So you need to drop your system gain by about 10-18 db,  depending on your particular Sensitivity, by lowering your power amp gain that much. Then all will be well with your Room EQ, regardless of brand. I have practiced what I preach for about 16 years now, and everyone who has heard my systems in 2.1 or 7.2.4 Full Atmos with Horns has been blown away by the dynamics, micro details and definitions. Also everyone agrees the Room EQ sounds way better than the bypass.

 

So this is how I fixed the issue I had with Room Correction bugaboos that you guys seem to still have if you have no way of knocking down your power amp sections' gain/sensitivity like with my NC-400 Hypexes for L and R channels (the other channels' amps have gain potentiometers built in):

 

https://www.amazon.com/Nobsound-Fully-balanced-Single-ended-Pre-amplifier-Controller/dp/B07255VHZS

 

Just make sure you use the shortest cables possible.

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9 hours ago, Khornukopia said:

Yes, I use Audyssey where applicable and also use MCACC on the other systems. They work well. It is usually better to place the microphone on a tripod, up higher and a bit forward of the listening position. If the room acoustics make it difficult for the room correction software to get accurate, usable measurements, then it may not work as designed.

If you see my post above you will find I have had similar experiences. I'm a fan of Room EQ when done right, which means Do NOT follow the directions given by the manufacturer, which says to use multiple mike positions!!!

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I bought an equalizer a long time ago for stereo, and loved messing around with it, I would try and try to improve the sound, but in the end the sliders would eventually gravitate back to there neutral positions .I do use equalization on low bass and that’s great, but I’m generally not interested in using eq, especially equalization that a  computer devised  for me behind closed doors, it scares the hell out of me.🤓I’m not saying that Audyssey isn’t a useful tool though , and it’s capable of other potentially useful stuff too , but it needs to be used under  watchful eyes , like Claude’s, because under other less observant eyes, listeners could easily end up degrading their setup and never even know it .🤓.BTW I like the advice about not using multiple mike positions , that’s a guaranteed way to  degrade  the best seat in the house. 🤓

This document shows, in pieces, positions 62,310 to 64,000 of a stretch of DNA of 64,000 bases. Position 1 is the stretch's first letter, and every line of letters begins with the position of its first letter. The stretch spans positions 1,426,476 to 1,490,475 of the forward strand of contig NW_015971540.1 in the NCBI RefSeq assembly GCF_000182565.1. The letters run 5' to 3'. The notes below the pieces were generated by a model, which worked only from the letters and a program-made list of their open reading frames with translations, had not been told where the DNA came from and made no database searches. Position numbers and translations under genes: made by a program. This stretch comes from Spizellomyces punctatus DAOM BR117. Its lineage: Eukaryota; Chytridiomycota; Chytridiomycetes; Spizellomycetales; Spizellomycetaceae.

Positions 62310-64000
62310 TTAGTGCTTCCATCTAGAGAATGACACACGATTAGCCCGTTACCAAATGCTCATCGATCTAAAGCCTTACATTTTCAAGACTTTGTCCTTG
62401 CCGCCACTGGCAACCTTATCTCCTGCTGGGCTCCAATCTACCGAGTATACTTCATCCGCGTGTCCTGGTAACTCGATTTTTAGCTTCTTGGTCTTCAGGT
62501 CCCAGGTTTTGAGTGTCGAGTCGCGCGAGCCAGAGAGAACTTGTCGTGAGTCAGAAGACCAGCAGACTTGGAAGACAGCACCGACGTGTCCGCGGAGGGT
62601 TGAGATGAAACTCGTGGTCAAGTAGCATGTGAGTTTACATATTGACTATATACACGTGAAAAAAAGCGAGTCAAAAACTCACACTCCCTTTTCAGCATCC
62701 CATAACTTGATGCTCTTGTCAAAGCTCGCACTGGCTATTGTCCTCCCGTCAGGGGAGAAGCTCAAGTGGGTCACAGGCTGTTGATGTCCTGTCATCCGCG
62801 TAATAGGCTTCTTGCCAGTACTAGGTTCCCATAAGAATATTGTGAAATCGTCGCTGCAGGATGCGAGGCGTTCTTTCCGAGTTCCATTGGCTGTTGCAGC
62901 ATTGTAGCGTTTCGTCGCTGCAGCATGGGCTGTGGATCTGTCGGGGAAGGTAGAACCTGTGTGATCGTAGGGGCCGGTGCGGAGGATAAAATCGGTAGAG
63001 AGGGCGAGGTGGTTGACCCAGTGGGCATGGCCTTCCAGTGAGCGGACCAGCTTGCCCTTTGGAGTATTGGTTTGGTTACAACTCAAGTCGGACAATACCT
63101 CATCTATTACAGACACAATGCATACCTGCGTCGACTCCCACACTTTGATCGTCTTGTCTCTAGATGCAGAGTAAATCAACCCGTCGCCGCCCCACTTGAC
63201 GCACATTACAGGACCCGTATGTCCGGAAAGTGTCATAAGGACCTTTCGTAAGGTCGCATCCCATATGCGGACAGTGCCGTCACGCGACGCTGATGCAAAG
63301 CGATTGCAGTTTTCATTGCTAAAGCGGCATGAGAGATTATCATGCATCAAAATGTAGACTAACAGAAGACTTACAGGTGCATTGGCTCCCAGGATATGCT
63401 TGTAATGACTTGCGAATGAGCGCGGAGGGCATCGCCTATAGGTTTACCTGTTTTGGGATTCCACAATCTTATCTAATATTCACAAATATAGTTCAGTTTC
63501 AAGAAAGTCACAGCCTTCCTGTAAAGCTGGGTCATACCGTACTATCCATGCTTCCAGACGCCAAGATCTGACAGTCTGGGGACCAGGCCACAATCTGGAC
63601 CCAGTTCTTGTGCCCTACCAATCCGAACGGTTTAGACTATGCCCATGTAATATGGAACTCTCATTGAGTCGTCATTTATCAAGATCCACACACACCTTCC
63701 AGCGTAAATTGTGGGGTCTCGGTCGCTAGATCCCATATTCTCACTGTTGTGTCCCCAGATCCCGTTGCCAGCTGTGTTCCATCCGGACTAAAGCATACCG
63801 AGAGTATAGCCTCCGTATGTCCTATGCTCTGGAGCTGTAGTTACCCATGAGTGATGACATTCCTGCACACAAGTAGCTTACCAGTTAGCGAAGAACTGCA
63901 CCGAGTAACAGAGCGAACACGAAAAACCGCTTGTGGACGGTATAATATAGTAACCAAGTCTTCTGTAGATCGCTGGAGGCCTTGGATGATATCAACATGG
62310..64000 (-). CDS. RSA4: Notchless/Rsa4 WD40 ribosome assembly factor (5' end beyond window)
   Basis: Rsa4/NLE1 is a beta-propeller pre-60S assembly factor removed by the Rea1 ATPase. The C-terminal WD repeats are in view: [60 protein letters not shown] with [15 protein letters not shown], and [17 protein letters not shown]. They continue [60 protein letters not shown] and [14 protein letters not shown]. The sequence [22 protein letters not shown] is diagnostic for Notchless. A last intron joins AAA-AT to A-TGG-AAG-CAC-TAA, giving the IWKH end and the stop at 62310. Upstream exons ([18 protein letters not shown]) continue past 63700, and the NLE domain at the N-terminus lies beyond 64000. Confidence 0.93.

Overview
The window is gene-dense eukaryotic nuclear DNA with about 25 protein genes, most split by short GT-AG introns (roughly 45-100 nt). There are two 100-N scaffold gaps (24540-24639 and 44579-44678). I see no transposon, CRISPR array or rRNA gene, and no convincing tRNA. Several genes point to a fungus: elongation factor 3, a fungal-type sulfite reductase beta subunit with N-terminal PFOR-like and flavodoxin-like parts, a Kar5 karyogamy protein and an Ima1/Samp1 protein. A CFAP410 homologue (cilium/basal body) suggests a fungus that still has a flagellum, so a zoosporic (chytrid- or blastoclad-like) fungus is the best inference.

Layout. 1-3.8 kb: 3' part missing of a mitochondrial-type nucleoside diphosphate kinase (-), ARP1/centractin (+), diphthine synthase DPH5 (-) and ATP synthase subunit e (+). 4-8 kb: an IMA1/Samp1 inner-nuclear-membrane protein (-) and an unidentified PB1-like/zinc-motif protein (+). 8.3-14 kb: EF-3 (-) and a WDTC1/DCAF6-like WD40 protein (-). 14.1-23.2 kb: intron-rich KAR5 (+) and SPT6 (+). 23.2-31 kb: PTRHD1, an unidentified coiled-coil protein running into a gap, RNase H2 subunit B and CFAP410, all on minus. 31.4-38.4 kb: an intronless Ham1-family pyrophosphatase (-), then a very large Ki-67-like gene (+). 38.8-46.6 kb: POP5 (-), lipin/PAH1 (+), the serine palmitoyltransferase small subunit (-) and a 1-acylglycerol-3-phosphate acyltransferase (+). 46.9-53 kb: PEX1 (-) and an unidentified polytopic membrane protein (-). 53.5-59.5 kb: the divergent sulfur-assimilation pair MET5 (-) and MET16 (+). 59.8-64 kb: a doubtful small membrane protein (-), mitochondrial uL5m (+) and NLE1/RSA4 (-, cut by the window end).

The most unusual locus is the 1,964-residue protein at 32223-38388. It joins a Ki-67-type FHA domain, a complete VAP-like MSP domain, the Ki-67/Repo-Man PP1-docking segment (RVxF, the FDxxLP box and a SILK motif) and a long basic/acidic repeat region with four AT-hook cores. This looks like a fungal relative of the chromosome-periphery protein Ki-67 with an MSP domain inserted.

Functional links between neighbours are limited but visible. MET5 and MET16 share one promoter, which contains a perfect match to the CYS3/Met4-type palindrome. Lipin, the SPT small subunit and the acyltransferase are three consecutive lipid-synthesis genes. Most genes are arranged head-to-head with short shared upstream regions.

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On 4/11/2022 at 2:57 PM, ClaudeJ1 said:

If you see my post above you will find I have had similar experiences. I'm a fan of Room EQ when done right, which means Do NOT follow the directions given by the manufacturer, which says to use multiple mike positions!!!

I may give it another try, but not right away and i will be sure to use one listening position.   Thanks guys

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On 4/12/2022 at 6:02 PM, Tom05 said:

BTW I like the advice about not using multiple mike positions , that’s a guaranteed way to  degrade  the best seat in the house. 🤓

However, I want to say that in all cases, I created the "sweet spot" ahead of time by doing Room Mode Analysis, and positioned my head in the flattest spot. Then I went about doing absorption with "Clap and Sonic Slap" listening test.

 

I did this in front of Paul Klipsch when he gave me a private tour of his museum across the street from the Plant in Hope and he said not a word because he knew what I was doing. That room had the C.P. Boner diffusers on the wall, so when I clapped my hands, he knew exactly what I was doing and did not react. One thing I always admired about PWK is that he practiced what he preached in his papers and Dope from Hope newsletters. When I asked him about the Live End Dead End concept of Room Acoustic designs (by D. Davis, his former K&A President he said never sold anything), his only response is "Nonsense, put the absorption and diffusion where you need it." Only then can you successfully apply Room EQ (Marantz, Onkyo, or Yamaha) as strictly Icing on the Cake.

 

In all cases, my sound improved for both Surround and 2.1 Program in all of my 7 different domiciles in the last 16 years.